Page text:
I thought, at the end of Season Five, that Walt would return to the island with Jack and the others. I was really surprised that didn't happen, because it seemed like a natural course for the storyline, and would have allowed the show creators to resolve Walt's mysteries. But he didn't, and I have no expectation that Walt's role in things will be explained.

And, oddly enough, I'm fine with that. I'm fine with Walt being explained as just some random psychic who  happened to be among the candidates chosen by Jacob. That's a sufficient, if not entirely satisfying, explanation.

At this point, I think the finale will definitely focus (as it should) on resolving the more recent mysteries of this season - the strange situation with the alternate timeline/island timeline, and explain what's going on with Desmond, and how the cross-time memories are working in the alternate reality. There's a lot to do, and minor plot issues that haven't come up for three seasons are not likely to be high on the list.

Still, there continue to be a handful of other dangling mysteries that I would like to have explained:
  • Why did Benjamin have Michael kidnap Jack, Sawyer, Kate, and Hurley at the end of Season Two? How did he get that list of names? Is it a coincidence that these are the same four people who made it to stand against the Man in Black in the series finale?
  • What did Charles Widmore do to get banished from the island?
  • Why did Jacob & Richard make a deal with Ben, and kill off all of the Dharma people?
  • When Jack saw Christian & Kate saw Claire on the mainland, was that a hallucination or Jacob? (Presumably it wasn't the Man in Black, since he can't leave.)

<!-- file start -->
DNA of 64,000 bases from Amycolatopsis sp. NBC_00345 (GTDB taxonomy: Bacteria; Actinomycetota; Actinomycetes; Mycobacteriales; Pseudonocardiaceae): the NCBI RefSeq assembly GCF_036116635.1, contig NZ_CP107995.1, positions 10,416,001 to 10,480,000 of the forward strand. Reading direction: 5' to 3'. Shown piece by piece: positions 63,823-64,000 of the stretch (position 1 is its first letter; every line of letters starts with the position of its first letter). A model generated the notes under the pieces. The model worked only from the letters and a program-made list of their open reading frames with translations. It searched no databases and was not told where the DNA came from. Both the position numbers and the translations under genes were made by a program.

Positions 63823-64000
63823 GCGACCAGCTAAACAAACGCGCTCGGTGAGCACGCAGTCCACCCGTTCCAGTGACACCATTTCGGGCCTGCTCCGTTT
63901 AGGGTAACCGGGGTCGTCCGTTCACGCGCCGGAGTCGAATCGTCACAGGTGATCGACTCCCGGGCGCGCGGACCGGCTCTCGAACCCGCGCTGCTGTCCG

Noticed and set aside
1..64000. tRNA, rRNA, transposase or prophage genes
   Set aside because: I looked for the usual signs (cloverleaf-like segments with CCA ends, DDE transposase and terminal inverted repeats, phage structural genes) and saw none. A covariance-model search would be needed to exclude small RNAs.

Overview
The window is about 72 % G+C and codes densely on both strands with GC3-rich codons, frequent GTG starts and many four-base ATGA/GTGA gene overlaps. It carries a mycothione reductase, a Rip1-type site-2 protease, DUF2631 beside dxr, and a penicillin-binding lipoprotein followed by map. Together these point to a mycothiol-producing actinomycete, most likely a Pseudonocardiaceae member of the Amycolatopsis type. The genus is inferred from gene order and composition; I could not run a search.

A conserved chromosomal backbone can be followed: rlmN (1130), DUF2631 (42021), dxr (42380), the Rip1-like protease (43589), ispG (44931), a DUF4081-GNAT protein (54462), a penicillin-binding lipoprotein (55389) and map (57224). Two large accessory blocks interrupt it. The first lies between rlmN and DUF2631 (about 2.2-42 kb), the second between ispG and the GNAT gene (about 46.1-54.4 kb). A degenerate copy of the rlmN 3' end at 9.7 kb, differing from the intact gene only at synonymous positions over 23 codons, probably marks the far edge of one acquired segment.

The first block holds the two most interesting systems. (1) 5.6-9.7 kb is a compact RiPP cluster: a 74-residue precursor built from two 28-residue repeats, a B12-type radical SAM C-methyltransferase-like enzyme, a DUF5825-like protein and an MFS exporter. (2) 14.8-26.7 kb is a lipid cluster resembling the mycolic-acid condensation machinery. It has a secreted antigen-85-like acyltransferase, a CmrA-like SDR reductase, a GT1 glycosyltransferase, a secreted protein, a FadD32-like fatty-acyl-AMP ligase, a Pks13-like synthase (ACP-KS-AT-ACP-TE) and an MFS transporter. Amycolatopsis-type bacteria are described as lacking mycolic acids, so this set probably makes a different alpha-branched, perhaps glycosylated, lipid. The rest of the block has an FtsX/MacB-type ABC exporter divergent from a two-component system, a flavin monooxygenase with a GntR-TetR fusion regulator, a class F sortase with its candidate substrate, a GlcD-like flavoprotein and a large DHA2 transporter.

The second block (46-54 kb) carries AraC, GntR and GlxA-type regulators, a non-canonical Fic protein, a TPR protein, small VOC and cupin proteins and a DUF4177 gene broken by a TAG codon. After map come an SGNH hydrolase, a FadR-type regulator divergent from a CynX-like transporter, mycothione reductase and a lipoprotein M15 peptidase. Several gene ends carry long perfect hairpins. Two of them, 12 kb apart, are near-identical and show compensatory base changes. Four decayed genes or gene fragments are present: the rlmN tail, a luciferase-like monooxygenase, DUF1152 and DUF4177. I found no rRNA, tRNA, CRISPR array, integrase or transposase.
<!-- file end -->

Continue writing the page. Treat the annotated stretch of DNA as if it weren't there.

• Why was Libby in the mental institution with Hurley? What was she doing on the plane?
  • How did Ben get detailed files on everyone? They clearly go beyond what you can get in a normal background check, including the information that Locke's father was the con man who ruined Sawyer's life.
  • Was that really Locke's father who Sawyer killed? How did Ben get him there?
  • If the Smoke Monster cannot kill candidates, why has he been able to kill people on the island before, like Mr. Eko? Did Mr. Eko cease to be a candidate, and became fair game?
  • What's up with Bernard & Rose? They're still on the island, after all, living in Jacob's abandoned cabin.
There are, of course, many more questions ... but these are the main ones that come to mind. Any other ideas?

Saturday, May 01, 2010

Money From Virtually Nothin' at All

From college into my mid-twenties, I spent most of my spare time as a staffer on various text-based multi-user online games, most of them set in the World of Darkness roleplaying setting. My emphasis was on the Mage: the Ascension game, though I did have some overlap with Vampire: the Masquerade and Changeling: the Dreaming. My focus was then (as now) on telling a good story, and I was told by many that I was one of the best "storytellers" (as those who "run" these games are called) that they'd dealt with. The games that I was involved with were what were called MUSHes (multi-user shared hallucinations) or MUXes (not really sure what this ever stood for).